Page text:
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ID VenueStan Hywet Hall & Gardens
Start Datezondag 1 april 2012
End Datezondag 7 oktober 2012
NameFiner Things: Jewelry & Accessories from the 1890s-1930s
DescriptionFiner Things: Jewelry & Accessories from the 1880s-1930s, will open at Stan Hywet Hall & Gardens, Akron, OH on April 1, 2012. Stan Hywet is the former home of F.A. Seiberling, the co-founder of The Goodyear Tire & Rubber Co. The 65-room manor house is the sixth largest home in the United States...larger than the White House. The focus of this exhibition is to display the type of jewelry that F.A. and Gertrude Seiberling might have worn during the time that they lived at Stan Hywet. This refers to both jewelry that is appropriate in style to the time period and also of the quality that people of their social status and wealth might have owned. The collection at Stan Hywet does not include jewelry that actually belonged to the Seiberlings but there are clues in photographs and receipts. The guest curator is overlaying this useful information with jewelry history of these time periods as well as with the couple’s interests and lifestyle. For example, there are images of Gertrude Seiberling wearing a big “art style” pendant. From receipts in the museum’s archives it is known she purchased art studio jewelry from Horace Potter of Cleveland. The fact that the Seiberlings had Samuel Yellin, the most important ornamental ironworker of his time fabricate the gates, door knobs and other metalwork for Stan Hywet, indicates they were afficianados of the Arts & Crafts movement at the turn-of-the century which included art jewelry. In addition, it is believed that Gertrude Seiberling would have known of the work of artistan/jeweler Louis Comfort Tiffany because a candlestick by Tiffany is in the Stan Hywet collection. Gertrude Seiberling was an artist herself and she traveled to New York where LC. Tiffany’s studios were located and where he catered to a wealthy clientele. Another example which will be on display is a charming early 20th century brooch that was given to someone as an award for participating in a musical event. Gertrude Seiberling might well have been given such a piece for her participation in the music world for which she was well known. Wherever possible, photographs of the Seiberlings will be shown near pieces of jewelry similar to what they are wearing in the photographs. On view will be a pocket watch presented to F.A. Seiberling by his employees. The photograph of his grandson as a baby pulling a pocket watch (not the same one) from his grandfather’s pocket will be shown nearby. In addition Gertrude Seiberling’s hats, gloves, handbags, gowns, and wedding gown will be on display. Fashion is intimately related to jewelry and this will help to give a more complete picture of the time. The jewelry periods which will be represented in the exhibition are: Late Victorian (Gertrude Seiberling would have inherited some of these pieces from her family), Edwardian, Arts and Crafts, Art Nouveau (all simultaneous styles circa 1900-1915), and Art Deco. The curator of the exhibition is jewelry historian Elyse Zorn Karlin, co-director of The Association for the Study of Jewelry & Related Arts. The exhibition will run through October 7, 2012. More information: or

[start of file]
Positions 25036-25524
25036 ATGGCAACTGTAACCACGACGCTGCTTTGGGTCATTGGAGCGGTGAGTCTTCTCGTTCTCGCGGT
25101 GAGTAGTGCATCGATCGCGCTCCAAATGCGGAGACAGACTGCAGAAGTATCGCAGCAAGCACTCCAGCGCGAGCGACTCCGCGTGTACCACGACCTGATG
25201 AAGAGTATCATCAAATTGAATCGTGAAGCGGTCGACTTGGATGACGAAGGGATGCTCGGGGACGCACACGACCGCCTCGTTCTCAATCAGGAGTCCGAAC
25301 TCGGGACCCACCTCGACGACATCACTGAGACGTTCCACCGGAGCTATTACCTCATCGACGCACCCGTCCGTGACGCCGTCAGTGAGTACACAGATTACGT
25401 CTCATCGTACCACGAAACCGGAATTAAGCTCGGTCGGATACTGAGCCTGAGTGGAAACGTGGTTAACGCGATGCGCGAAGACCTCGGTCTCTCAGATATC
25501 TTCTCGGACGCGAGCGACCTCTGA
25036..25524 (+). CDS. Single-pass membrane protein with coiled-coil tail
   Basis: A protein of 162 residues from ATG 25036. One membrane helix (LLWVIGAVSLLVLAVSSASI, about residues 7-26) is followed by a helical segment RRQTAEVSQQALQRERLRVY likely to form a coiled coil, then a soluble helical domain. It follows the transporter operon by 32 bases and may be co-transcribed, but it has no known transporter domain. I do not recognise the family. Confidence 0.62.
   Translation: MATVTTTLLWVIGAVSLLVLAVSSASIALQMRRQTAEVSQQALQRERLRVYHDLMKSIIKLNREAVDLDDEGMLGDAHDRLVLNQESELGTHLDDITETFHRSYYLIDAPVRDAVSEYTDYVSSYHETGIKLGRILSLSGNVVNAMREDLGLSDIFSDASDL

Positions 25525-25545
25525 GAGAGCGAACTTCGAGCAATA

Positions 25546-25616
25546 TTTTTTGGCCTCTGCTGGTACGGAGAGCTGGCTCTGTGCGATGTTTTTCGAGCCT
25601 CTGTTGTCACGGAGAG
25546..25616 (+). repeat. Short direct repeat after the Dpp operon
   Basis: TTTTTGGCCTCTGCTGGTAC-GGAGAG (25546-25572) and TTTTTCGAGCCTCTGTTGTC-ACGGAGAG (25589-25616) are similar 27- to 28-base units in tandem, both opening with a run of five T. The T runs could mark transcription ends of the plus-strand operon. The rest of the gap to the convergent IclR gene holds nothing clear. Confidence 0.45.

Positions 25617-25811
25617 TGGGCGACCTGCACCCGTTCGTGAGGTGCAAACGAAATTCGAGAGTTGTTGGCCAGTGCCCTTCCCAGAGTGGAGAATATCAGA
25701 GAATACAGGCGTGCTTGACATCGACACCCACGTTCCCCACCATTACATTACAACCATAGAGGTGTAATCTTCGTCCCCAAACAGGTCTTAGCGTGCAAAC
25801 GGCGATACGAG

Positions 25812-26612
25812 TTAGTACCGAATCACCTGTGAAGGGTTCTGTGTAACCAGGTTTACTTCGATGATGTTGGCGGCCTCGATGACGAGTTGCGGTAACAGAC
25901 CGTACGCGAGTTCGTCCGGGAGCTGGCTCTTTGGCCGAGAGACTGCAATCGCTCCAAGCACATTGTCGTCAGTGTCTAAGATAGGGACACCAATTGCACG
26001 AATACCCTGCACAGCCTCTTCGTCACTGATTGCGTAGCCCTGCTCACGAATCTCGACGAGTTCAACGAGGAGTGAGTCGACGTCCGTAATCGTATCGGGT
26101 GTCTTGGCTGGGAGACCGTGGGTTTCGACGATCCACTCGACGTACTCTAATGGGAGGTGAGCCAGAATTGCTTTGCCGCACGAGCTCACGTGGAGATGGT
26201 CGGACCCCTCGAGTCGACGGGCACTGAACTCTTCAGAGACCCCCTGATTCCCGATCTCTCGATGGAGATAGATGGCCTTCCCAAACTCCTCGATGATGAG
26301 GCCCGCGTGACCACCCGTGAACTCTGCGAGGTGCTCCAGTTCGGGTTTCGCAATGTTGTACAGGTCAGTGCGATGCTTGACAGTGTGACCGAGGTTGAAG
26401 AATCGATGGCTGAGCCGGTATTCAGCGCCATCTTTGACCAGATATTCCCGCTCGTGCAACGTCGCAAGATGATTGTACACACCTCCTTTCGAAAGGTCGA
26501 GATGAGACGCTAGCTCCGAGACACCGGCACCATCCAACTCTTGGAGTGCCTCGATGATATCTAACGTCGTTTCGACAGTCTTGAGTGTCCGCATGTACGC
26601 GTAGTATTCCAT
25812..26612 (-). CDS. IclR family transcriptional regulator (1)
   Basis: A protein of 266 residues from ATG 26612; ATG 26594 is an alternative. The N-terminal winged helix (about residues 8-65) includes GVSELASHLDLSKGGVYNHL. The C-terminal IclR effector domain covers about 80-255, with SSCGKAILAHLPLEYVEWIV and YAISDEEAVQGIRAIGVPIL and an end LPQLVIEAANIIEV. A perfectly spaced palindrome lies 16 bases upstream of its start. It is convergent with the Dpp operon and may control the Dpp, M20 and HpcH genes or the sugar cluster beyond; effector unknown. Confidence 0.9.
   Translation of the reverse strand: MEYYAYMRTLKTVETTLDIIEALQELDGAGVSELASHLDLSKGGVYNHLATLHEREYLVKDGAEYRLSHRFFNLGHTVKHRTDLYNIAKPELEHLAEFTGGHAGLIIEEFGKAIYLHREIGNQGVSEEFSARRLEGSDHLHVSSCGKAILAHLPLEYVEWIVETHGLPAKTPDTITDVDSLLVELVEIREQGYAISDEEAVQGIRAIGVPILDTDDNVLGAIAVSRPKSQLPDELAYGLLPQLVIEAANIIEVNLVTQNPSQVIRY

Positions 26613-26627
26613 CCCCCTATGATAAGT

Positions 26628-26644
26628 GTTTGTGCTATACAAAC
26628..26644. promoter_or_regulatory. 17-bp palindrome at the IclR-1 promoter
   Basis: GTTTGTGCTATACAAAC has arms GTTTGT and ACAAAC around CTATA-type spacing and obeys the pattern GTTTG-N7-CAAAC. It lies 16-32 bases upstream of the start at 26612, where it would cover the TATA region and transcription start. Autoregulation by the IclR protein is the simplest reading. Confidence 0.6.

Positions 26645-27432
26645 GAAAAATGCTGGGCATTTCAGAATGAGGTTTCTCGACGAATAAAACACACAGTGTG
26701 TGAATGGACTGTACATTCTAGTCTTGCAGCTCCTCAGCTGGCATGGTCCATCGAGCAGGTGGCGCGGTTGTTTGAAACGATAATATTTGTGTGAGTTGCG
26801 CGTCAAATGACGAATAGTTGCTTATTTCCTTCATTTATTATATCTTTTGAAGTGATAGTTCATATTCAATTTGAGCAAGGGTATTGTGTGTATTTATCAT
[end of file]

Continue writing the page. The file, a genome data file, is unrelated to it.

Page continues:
Type of eventExhibition

With the support of the Culture Programme of the European Union

Responsible publisher: Arlette Verkruyssen, General Director,
Brussels Regional Public Service - Bruxelles Développement urbain (Brussels Urban Development),
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